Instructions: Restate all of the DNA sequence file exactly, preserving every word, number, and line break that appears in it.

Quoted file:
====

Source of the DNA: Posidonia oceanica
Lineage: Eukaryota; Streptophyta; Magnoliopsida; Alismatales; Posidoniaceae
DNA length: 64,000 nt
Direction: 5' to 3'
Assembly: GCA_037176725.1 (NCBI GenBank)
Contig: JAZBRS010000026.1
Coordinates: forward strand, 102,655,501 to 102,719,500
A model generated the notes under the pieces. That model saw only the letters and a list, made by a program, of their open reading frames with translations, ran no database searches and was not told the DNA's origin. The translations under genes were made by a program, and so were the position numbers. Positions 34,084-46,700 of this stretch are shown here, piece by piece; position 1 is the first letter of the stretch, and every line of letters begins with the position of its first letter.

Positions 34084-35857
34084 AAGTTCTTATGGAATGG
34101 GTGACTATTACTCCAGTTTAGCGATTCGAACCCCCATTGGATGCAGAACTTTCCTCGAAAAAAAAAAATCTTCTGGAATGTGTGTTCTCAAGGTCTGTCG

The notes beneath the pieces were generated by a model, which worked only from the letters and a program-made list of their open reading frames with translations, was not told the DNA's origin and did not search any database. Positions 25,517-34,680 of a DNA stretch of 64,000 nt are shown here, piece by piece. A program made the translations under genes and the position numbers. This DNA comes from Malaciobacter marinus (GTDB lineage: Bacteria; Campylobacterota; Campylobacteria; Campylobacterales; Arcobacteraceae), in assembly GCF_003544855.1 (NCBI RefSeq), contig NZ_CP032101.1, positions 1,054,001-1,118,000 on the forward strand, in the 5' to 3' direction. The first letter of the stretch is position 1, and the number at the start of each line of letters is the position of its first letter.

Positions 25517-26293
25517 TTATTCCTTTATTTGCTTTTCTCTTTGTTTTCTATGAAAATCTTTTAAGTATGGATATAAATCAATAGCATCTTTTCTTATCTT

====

Source of the DNA: Posidonia oceanica
Lineage: Eukaryota; Streptophyta; Magnoliopsida; Alismatales; Posidoniaceae
DNA length: 64,000 nt
Direction: 5' to 3'
Assembly: GCA_037176725.1 (NCBI GenBank)
Contig: JAZBRS010000026.1
Coordinates: forward strand, 102,655,501 to 102,719,500
A model generated the notes under the pieces. That model saw only the letters and a list, made by a program, of their open reading frames with translations, ran no database searches and was not told the DNA's origin. The translations under genes were made by a program, and so were the position numbers. Positions 34,084-46,700 of this stretch are shown here, piece by piece; position 1 is the first letter of the stretch, and every line of letters begins with the position of its first letter.

Positions 34084-35857
34084 AAGTTCTTATGGAATGG
34101 GTGACTATTACTCCAGTTTAGCGATTCGAACCCCCATTGGATGCAGAACTTTCCTCGAAAAAAAAAAATCTTCTGGAATGTGTGTTCTCAAGGTCTGTCG

The notes beneath the pieces were generated by a model, which worked only from the letters and a program-made list of their open reading frames with translations, was not told the DNA's origin and did not search any database. Positions 25,517-34,680 of a DNA stretch of 64,000 nt are shown here, piece by piece. A program made the translations under genes and the position numbers. This DNA comes from Malaciobacter marinus (GTDB lineage: Bacteria; Campylobacterota; Campylobacteria; Campylobacterales; Arcobacteraceae), in assembly GCF_003544855.1 (NCBI RefSeq), contig NZ_CP032101.1, positions 1,054,001-1,118,000 on the forward strand, in the 5' to 3' direction. The first letter of the stretch is position 1, and the number at the start of each line of letters is the position of its first letter.

Positions 25517-26293
25517 TTATTCCTTTATTTGCTTTTCTCTTTGTTTTCTATGAAAATCTTTTAAGTATGGATATAAATCAATAGCATCTTTTCTTATCTT